There is nothing more frustrating than carefully choosing a souvenir at Helsinki’s Kiasma Museum or picking up a gorgeous scarf at a boutique near Rome’s Spanish Steps only to have your credit card declined because your bank doesn’t know you’re abroad. Avoid this frustrating situation by taking a few minutes to alert your bank about your travel plans in advance.

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Pay in foreign currency.

When you’re at the shop and you’ve handed the clerk your credit card and he asks if you would prefer to pay in dollars or Euros (or Yuan or Rand), choose to pay in the local currency. Your bank’s rates will almost always be better than the retailer’s rate. Plus, if your purchase takes place outside the U.S., your bank will consider it a “foreign transaction” with the associated fees, even if you choose to pay in U.S. dollars.  

Bring a back-up card.

Whether you’re headed to a sample sale or traveling abroad, it’s always a good idea to bring backup. Bring a spare credit or debit card and stash it separately from your primary card (like in your cosmetics case, instead of your wallet or in the hotel safe). That way, if you leave your wallet in a Venetian vaporetto or on a bus bound for Reno, you’ll already have a back-up plan ready to go until you can get a replacement for your primary card. If the worst happens and you lose your card due to distraction or theft, be sure to bring the international phone number to cancel your card, if need be.

Get a chip card.

Much of the tech-savvy world has switched from credit cards with magnetic strips to so-called smart cards with chips embedded in them. While usually it’s not a problem for a clerk to simply swipe the card, more and more stores, ticket kiosks, gas stations, and restaurants are starting to switch to chip-only card readers. That can translate to standing at a register in Oslo with no way to pay for the latte you just ordered. Luckily, many U.S. banks are starting to offer chip cards, and it may be worth asking your bank to send one your way before you travel. Plus, chip cards are meant to be more secure, which is always a good thing, especially when you travel.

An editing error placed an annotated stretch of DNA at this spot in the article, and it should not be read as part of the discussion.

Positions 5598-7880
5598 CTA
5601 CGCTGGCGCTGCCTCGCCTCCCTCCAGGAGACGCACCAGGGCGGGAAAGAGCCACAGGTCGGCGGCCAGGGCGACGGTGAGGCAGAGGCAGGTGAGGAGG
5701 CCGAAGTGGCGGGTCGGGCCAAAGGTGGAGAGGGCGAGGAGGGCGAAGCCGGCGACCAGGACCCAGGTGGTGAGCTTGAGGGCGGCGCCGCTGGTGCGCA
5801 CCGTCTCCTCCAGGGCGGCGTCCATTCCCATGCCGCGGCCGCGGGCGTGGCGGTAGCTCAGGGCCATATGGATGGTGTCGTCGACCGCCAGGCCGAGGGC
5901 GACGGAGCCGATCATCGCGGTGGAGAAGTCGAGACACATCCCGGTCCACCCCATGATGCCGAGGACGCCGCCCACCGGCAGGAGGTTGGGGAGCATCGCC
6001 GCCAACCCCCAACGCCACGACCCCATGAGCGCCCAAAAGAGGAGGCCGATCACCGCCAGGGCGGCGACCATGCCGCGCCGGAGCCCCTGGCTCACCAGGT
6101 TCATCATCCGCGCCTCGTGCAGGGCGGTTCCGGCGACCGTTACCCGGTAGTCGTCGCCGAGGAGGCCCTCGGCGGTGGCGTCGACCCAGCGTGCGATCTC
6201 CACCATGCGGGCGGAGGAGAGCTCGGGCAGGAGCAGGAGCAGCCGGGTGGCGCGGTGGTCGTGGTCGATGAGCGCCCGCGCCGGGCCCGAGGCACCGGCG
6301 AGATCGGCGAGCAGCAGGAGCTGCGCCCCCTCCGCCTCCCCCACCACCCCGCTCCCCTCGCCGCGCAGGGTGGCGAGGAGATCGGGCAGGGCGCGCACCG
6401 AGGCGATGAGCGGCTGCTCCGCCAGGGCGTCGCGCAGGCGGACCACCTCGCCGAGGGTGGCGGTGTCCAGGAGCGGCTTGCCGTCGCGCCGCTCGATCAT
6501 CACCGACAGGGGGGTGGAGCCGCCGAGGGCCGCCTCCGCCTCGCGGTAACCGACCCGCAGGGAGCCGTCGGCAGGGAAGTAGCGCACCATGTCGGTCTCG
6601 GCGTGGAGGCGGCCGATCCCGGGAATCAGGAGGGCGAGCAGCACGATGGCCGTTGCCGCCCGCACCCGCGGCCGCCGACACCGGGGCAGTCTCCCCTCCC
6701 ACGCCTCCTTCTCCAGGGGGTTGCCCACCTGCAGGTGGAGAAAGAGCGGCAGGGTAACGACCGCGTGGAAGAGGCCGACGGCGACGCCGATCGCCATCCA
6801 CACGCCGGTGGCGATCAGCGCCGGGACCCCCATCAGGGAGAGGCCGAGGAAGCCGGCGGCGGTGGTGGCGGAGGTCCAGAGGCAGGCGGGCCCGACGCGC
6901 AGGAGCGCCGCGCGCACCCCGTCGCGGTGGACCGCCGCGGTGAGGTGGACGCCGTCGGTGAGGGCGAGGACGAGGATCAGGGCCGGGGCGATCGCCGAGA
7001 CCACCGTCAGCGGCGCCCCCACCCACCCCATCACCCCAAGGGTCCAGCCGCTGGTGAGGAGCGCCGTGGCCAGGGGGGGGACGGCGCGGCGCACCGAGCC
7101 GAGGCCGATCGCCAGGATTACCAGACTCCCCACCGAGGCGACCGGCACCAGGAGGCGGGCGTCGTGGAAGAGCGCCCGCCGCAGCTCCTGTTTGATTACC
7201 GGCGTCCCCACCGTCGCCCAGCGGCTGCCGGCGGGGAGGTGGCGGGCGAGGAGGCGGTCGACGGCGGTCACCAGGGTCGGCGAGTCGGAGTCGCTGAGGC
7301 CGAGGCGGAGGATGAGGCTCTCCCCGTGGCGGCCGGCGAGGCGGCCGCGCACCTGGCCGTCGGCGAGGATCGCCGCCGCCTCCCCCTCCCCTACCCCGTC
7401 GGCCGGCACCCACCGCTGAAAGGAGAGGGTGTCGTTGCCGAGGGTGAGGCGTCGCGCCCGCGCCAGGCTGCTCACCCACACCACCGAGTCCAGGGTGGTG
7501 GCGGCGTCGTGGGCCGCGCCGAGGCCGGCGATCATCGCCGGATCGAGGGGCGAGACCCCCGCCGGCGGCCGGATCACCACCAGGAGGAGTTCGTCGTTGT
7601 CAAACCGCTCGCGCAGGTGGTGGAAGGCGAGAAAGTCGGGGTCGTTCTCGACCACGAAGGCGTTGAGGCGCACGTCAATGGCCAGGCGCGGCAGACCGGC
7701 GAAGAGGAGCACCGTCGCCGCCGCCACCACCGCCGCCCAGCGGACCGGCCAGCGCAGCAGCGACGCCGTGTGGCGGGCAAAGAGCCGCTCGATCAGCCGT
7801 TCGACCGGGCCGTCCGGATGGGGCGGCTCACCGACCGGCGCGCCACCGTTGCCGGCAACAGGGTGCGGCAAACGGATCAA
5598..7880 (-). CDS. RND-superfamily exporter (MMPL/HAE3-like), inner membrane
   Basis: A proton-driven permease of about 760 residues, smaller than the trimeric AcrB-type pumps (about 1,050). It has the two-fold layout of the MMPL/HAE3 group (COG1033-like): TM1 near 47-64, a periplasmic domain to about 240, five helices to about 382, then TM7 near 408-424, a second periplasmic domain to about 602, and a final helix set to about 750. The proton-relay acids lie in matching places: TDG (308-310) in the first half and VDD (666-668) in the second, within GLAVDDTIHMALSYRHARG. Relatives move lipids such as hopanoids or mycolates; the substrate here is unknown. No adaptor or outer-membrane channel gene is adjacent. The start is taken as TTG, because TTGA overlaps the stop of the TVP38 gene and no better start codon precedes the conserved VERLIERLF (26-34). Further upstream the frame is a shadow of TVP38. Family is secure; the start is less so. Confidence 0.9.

Consider (modern) traveler's checks.

Traveler’s checks are basically the flip phones of travel currency—they’re solidly old school, but still useful. That said, American Express still offers them to travelers. If you’re looking for a more modern take on the security of traveler’s checks, consider a pre-paid travel card, which works like a credit card for cash withdrawals and purchases, but can quickly be replaced if lost or stolen, usually within 24 hours.

In a pinch, wire money.

Those who enjoy traveling far off the beaten path, or those who find themselves in the midst of a misadventure may find themselves desperately needing an infusion of cold hard cash.  The best way to get some quick cash from back home is to ask a good friend or family member to wire you money. Whether you’re in Marrakech or Montevideo, Western Union and Moneygram have offices and agents in some surprisingly far-flung corners of the world. That means that travelers who find themselves in a bind can get emergency cash almost anywhere in the world.

Unfortunately, that convenience comes at a price—wire transfers from home with services tacking on a hefty percentage as a service fee, which is why wire transfers are only recommended in emergencies.

This post originally appeared on Travel and Leisure.